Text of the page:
The agreement reportedly marks significant progress in increasing worker wages. According to the UAW, the agreement provides a 25 percent increase in base wages through April 2028, raises the top wage by more than 30 precent to more than $40 an hour, and lifts the starting wage by 68 percent to more than $28 per hour. While UAW called for a 40 percent wage increase, these wage improvements indeed are substantial and will improve the financial security of Ford workers.
The deal reportedly also includes improvements to retirement benefits for current retirees, workers with pensions, and those with 401(k) plans. As the details emerge, it will be important to understand how substantial the benefits improvements are because most U.S. workers are struggling when it comes to retirement security. Initially, the UAW said it wanted a restoration of defined benefit (DB) pension plans for workers hired after 2007, which of course would be a huge win for ensuring workers can have a secure retirement after a lifetime of work.
JP Morgan Says Pensions Make Good Business Sense
At this point, it’s indisputable that middle and lower income workers have a better shot at a secure retirement when they have a pension supplemented by individual 401(k) savings and Social Security – the so-called three-legged retirement stool. It’s also a fact that pension benefits play a critical role in attracting and keeping workers, which is increasingly important to employers given the chronic labor shortage in the U.S.
But beyond these advantages of pensions, some experts argue that it’s a smart business move for companies to keep or re-open their employee pension plans. A recent JP Morgan Asset Management report makes the case that there’s a “collective blind spot” when it comes to the value pensions provide to corporate plan sponsors.
In Pension Defrost: Is it time to Reopen DB Pension Plans—Or at Least Stop Closing and Freezing Them?, JP Morgan analysts indicate that pension plans can actually enhance corporate finance. The report finds:
“A well-funded DB offers the most cost-efficient mechanism to finance retirement benefits for employees. Running a low risk, well-funded plan can be accretive to earnings while also reducing corporate leverage. Contrary to conventional wisdom, a pension surplus is not simply a ‘trapped asset’ on the balance sheet. Sponsors have several other mechanisms to capture the value of a pension surplus, up to and including the reintroduction of benefit accruals for current and future workers.”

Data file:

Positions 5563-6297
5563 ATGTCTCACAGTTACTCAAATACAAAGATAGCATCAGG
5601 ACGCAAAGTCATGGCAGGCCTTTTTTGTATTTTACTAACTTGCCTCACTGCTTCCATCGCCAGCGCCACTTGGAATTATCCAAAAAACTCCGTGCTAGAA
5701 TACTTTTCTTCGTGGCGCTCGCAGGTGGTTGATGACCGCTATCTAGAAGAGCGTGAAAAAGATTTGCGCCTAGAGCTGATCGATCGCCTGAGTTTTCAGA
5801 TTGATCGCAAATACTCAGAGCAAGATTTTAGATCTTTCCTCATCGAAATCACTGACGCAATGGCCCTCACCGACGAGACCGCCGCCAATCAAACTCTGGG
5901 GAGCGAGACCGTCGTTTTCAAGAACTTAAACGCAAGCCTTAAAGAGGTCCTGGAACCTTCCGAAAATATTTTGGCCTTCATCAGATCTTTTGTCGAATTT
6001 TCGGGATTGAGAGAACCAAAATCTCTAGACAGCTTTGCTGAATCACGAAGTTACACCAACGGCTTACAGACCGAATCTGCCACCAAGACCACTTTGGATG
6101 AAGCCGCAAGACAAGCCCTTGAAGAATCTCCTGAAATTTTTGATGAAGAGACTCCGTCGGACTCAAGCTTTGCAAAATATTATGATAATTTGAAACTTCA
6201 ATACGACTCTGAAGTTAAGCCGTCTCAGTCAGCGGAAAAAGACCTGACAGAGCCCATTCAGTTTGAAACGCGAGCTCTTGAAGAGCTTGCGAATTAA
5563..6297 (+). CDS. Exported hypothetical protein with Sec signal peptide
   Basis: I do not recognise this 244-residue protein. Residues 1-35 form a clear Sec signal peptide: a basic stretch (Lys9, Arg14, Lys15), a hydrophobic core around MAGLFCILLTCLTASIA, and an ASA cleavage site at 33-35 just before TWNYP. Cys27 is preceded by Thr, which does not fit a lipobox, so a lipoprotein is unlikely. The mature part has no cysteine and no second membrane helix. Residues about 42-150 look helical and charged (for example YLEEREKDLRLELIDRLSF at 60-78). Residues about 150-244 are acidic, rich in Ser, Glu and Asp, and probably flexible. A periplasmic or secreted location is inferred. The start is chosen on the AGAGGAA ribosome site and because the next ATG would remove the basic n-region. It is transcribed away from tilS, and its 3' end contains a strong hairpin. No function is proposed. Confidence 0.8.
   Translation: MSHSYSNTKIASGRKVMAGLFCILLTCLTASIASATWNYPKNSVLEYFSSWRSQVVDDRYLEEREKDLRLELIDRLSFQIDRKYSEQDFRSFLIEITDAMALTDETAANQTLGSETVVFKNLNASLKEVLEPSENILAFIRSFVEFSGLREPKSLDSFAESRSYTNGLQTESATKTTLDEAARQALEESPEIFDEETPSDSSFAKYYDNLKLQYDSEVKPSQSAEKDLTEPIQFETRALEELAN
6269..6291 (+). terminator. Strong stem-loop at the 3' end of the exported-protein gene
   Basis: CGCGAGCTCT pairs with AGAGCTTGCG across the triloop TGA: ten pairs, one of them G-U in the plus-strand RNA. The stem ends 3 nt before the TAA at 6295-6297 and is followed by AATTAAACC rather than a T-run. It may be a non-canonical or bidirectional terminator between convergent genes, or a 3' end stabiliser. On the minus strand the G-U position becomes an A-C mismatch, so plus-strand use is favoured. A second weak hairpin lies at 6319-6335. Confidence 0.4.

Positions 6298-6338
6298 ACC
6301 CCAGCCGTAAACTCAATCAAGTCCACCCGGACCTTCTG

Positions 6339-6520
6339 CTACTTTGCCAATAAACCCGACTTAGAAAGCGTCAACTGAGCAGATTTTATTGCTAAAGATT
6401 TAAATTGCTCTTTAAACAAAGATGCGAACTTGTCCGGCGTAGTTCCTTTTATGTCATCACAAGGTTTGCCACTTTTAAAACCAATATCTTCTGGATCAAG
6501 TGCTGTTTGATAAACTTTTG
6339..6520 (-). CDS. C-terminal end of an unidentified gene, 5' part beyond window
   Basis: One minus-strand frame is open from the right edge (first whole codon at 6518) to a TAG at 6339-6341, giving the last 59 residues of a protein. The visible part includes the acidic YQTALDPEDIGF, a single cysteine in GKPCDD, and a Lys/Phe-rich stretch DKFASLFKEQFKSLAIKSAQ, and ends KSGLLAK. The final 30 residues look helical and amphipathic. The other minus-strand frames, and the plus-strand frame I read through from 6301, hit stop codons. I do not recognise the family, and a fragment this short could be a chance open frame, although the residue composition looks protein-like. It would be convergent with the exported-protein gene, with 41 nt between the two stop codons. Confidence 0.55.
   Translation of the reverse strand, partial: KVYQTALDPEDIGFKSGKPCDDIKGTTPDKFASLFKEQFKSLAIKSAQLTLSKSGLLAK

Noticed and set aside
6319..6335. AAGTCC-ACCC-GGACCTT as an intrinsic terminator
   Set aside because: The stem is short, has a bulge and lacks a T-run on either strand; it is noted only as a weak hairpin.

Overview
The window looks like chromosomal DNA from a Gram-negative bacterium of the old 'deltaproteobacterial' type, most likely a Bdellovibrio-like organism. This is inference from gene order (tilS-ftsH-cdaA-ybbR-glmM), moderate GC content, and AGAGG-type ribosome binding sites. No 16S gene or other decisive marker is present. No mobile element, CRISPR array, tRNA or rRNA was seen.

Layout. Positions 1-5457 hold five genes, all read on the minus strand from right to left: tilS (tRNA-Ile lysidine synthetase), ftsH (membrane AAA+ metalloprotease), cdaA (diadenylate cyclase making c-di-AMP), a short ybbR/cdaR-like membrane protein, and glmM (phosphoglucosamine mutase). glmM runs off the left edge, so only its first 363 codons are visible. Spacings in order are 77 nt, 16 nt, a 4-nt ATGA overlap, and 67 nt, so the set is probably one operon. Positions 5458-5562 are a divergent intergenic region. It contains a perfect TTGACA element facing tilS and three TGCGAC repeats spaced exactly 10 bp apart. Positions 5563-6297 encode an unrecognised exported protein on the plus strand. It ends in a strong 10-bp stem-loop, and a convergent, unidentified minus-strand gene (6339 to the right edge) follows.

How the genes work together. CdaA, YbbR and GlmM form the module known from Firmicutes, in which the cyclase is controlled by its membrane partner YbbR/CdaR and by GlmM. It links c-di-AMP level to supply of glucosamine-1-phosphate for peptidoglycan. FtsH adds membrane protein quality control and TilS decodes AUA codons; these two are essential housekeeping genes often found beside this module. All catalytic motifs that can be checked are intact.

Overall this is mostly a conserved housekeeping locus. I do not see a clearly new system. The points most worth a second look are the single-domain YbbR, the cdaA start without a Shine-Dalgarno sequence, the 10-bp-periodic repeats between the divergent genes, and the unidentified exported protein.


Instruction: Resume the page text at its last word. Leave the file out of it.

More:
Indeed, other research finds that pensions are a far more efficient means of financing retirement, offering substantial cost advantages over 401(k) defined contribution (DC) plans. A typical pension has a whopping 49 percent cost advantage as compared to a typical 401(k) DC account, with the cost advantages stemming from longevity risk pooling, higher investment returns, and optimally balanced investment portfolios. So, if Ford has agreed to increase its 401(k) contributions, imagine how much further that investment would go if the money instead were in a doubly-cost efficient pension plan for its workforce?
The JP Morgan report goes on to analyze what is preventing companies from re-opening pension plans (e.g., fears about past funding challenges) and offers great detail on how the environment has changed such that there are smart business reasons to reconsider offering pensions. It concludes that while every company faces a unique situation, the bottom line is that pension plans provide “economic, strategic and social benefits to both employers and plan participants” and that pensions “deserve a comprehensive and fair assessment before sponsors dash blindly for the exit.”
It appears the battle to bring back pensions for Ford employees will have to fight another day. But maybe there there’s still a glimmer of hope for General Motors Co. and Stellantis workers as the UAW continues negotiations? If not in the auto industry, maybe other companies with frozen pension plans will take a hard look at the evidence about the wisdom of offering pension plans. Certainly, a pension renaissance would benefit not just workers, but employers and the broader economy too.
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